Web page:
With the repeat of this kind of media bias I witnessed today, I am glad I included it. That essay has now gained renewed relevance and importance, and I urge all people interested in these psychedelic studies to peruse it carefully.

Having analyzed a number of cases of materialist-biased misrepresentation and false attributions by the media, the book reaches a broader conclusion:

Materialism serves powerful economic and political interests. ‘If our confusion suits the reigning political and economic regime just fine, it is because it stands as proof that the operation to supplant the dream-space of soul and psyche with a fully controllable interface is going according to plan,’ writes Jean-Francois Martel. What forces stand to gain from the continuance of materialism? How do these forces manifest themselves in society? 
Questions like these evoke the idea of conspiracies. Yet, our ordinary view of conspiracies tends to be rather caricatural: secret, powerful organizations working behind the curtain, whose goals and actions are deliberately orchestrated by hierarchies of control with an elusive leadership at the top. Secret meetings are allegedly held, secret orders issued and disseminated through myriad covert channels. Everybody in a position of any significance in society is allegedly involved; everybody except us. How likely is all this? You see, this caricatural view of conspiracies helps to protect and preserve what is really going on. If our only choice is to either believe in the caricature or absolve all players of all guilt, it is easy to see how the world is kept entranced. 
It has become practically impossible to reclaim the more moderate denotations of the word ‘conspiracy.’ So let me try a different word: stigmergy. Stigmergy happens when agents co-ordinate their actions indirectly, through the local effects of their behavior in the environment. These local effects influence subsequent actions by other agents, whose effects, in turn, influence the behavior of yet other agents, and so on. This way, local actions by different agents reinforce and build upon each other, leading to the spontaneous rise of globally co-ordinated, systematic activity. Ant and termite colonies, for instance, operate according to stigmergy: there’s no hierarchy of control, no elusive leadership, no broadcasting of secret orders. Yet, the resulting behavior is systematic – following a clear global agenda – as if it were centrally co-ordinated by some kind of secret cabal.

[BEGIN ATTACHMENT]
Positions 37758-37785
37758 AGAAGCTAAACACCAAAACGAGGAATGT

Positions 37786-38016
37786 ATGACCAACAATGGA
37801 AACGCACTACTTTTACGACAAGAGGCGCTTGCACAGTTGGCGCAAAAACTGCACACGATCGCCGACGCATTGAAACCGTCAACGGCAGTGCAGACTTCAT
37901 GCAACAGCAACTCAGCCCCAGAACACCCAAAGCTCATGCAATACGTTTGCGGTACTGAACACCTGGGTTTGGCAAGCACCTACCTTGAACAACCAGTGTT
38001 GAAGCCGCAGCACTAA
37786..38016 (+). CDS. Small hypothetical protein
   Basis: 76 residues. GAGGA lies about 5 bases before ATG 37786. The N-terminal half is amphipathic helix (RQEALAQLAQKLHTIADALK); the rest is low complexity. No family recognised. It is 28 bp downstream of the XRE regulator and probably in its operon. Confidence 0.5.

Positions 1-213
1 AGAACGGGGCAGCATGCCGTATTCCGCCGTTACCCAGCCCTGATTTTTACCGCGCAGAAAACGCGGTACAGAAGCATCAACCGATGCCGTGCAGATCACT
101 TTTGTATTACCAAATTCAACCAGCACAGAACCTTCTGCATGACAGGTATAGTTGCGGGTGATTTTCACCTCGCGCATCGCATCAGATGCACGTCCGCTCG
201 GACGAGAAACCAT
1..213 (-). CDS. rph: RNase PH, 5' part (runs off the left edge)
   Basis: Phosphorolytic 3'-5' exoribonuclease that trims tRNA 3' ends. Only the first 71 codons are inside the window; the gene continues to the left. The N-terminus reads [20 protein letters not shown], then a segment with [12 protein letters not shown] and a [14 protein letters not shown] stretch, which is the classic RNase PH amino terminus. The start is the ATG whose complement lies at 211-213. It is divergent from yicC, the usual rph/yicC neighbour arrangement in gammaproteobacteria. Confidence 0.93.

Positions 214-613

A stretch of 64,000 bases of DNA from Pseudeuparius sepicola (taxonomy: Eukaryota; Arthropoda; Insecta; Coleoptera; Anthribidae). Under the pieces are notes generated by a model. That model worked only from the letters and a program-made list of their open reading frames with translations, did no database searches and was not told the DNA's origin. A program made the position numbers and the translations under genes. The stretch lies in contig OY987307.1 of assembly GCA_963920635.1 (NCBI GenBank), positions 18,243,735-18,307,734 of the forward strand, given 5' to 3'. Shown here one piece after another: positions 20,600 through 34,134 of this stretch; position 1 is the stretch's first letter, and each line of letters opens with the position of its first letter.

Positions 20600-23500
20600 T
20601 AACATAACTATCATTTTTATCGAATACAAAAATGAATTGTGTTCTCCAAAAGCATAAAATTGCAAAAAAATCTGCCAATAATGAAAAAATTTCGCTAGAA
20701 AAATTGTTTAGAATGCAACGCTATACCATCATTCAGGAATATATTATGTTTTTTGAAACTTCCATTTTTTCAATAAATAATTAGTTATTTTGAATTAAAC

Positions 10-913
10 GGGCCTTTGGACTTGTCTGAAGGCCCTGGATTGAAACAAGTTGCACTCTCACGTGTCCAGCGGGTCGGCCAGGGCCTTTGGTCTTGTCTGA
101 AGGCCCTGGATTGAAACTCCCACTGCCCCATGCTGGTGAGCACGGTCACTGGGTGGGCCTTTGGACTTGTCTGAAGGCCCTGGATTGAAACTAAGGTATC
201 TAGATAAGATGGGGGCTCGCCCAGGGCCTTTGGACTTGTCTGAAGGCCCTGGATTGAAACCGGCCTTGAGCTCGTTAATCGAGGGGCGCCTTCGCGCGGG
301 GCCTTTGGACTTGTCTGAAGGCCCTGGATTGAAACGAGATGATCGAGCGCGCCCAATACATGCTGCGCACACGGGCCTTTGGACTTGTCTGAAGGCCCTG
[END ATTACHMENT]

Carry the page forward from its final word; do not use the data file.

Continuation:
There is vicious, insidious stigmergy in our society today. The agenda of this stigmergy is the maintenance of materialism. It manifests itself as a broad network of subtle local actions, biases and values, each serving powerful interests. These local dynamics build up into a system of global reinforcement; a virtual cabal, so to speak. The stigmergy has turned most of us into entranced drones, serving a mad state of affairs that is slowly but inexorably killing our humanity.

I confess to feeling powerless and discouraged, especially today, in face of this stigmergistic barrage. Again from the book:

While reading this essay, you’re thinking more critically about this specific study. But how many similar articles about other studies have you casually read over the years? How many of your implicit beliefs and convictions today – ‘facts’ you take for granted – have been subtly created through exposure to similarly misleading hype? Scary, isn’t it?

All I can do is to raise the alarm, through essays like this, every time I see an instance of misleading and even outright false journalistic reporting of scientific results, whose agenda is to massage everything into the boundaries and expectations of materialism. I have no delusions that my efforts make much of a difference, but I do what I can. The rest is up to society at large.


Copyright © 2016 by Bernardo Kastrup. All rights are reserved.

Comments

  1. wow... amazing: "Clearly, there is a whole lot of blue, which indicates broad reductions of brain activity in the LSD state, when compared to placebo. This is what the paper actually concludes... this is all abundantly clear in the scientific paper but, for some reason, the media is reporting precisely the opposite!"

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    1. There are days I feel like throwing my hands up and retiring to some remote forest, Alex...